SYDNEY — A recent spike in Australia’s energy prices is threatening to keep inflation higher for longer, a major reason policymakers this week felt compelled to hike interest rates by the most in two decades and warn of a lot more to come.
The surprisingly sharp half-point rate rise to 0.85% came even as consumer sentiment hit depths last seen during the worst of the pandemic and house prices in Sydney and Melbourne suffered a third month of losses.
Among the justifications cited by the Reserve Bank of Australia (RBA) was that rising energy prices meant inflation was now set to be higher than expected just a month ago.
“The energy market has been hit by a perfect storm of rising demand, a reduction in output from coal fired base load generation plus record high coal and gas prices,” says Justin Smirk, a senior economist at Westpac.
That is likely to be a shock for the RBA given it had long argued that inflation was less of a problem in resource-rich Australia precisely because energy costs had not surged here.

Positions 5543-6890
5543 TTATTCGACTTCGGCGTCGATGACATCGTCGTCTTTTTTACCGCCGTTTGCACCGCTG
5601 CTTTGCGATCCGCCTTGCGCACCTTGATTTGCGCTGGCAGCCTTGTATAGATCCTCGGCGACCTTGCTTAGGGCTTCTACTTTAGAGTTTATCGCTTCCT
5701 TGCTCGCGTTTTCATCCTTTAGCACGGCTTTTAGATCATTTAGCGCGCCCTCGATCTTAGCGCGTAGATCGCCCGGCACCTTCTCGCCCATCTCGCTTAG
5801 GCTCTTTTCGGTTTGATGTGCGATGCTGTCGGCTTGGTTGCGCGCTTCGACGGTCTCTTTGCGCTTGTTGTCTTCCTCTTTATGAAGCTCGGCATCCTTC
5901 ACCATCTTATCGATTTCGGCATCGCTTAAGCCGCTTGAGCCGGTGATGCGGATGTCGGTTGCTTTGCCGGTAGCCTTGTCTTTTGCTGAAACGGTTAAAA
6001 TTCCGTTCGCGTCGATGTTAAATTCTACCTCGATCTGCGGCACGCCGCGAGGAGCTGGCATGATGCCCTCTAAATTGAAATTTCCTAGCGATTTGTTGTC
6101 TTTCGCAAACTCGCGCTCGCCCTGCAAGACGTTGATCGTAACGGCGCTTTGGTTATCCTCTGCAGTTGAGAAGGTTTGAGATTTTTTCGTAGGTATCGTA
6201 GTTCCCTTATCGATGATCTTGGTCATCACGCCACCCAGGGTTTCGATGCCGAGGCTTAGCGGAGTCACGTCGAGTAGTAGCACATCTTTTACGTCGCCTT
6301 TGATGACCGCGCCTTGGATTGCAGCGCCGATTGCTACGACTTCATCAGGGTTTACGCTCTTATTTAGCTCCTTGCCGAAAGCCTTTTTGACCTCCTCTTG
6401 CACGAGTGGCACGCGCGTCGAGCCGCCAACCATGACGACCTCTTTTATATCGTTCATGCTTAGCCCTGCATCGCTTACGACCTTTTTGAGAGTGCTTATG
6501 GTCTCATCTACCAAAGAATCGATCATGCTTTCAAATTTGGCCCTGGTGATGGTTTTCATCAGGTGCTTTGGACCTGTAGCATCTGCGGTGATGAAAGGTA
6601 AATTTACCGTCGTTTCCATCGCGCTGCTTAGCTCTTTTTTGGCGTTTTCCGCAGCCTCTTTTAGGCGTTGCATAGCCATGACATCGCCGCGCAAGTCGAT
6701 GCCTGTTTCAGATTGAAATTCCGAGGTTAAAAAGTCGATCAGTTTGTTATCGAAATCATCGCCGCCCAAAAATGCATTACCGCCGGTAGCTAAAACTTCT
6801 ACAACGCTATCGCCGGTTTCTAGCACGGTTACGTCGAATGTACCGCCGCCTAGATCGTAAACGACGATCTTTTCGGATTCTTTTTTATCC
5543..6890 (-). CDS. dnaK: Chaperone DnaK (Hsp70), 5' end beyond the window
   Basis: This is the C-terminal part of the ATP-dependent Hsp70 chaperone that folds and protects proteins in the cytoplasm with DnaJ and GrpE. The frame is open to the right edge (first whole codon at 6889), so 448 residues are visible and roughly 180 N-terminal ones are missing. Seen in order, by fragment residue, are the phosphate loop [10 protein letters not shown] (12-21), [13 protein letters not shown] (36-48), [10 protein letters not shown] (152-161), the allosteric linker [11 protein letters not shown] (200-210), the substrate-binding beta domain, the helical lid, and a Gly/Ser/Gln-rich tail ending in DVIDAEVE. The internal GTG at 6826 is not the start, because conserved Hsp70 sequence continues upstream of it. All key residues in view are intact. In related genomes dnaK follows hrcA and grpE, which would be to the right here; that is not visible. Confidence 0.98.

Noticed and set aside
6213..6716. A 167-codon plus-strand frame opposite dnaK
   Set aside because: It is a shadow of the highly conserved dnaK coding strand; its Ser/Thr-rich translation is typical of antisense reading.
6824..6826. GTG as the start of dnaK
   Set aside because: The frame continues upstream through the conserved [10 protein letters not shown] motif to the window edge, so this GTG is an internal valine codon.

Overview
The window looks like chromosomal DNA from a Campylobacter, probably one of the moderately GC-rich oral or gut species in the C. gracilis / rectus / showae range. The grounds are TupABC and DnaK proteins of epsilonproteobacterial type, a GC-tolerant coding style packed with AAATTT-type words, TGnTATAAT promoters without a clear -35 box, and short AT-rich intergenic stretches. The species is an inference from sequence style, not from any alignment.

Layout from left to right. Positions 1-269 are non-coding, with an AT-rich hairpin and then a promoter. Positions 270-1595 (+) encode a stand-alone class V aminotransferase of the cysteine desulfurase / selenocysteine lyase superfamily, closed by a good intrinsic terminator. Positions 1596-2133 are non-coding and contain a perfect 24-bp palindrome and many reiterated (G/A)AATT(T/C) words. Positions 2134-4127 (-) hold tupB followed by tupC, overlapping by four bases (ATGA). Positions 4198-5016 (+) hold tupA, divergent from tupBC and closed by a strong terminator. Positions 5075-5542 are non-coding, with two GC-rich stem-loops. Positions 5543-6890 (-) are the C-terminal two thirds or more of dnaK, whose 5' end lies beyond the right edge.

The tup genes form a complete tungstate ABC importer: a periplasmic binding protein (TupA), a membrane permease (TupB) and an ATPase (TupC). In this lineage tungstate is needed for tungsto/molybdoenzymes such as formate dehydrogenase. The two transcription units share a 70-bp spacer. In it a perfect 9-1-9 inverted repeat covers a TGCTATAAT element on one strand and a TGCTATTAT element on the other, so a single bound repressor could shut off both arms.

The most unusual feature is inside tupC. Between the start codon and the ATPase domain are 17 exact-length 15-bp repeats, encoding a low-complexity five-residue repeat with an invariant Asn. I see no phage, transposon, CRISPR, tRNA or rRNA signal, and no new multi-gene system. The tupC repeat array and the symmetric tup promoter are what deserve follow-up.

Australia had lagged industrialized peers such as the United States and New Zealand in shifting away from the crisis-mode monetary settings of the pandemic and had up until recently urged patience on price pressures caused by supply bottlenecks. It delivered its first rate hike in over a decade in May.
The Labor government, in just its third week in power, has promised to ease the cost of living crisis in an October budget, but has no easy solution for the energy spiral.
Last week, Australia’s energy market operator capped wholesale gas prices in southern states and activated for the first time a guarantee…
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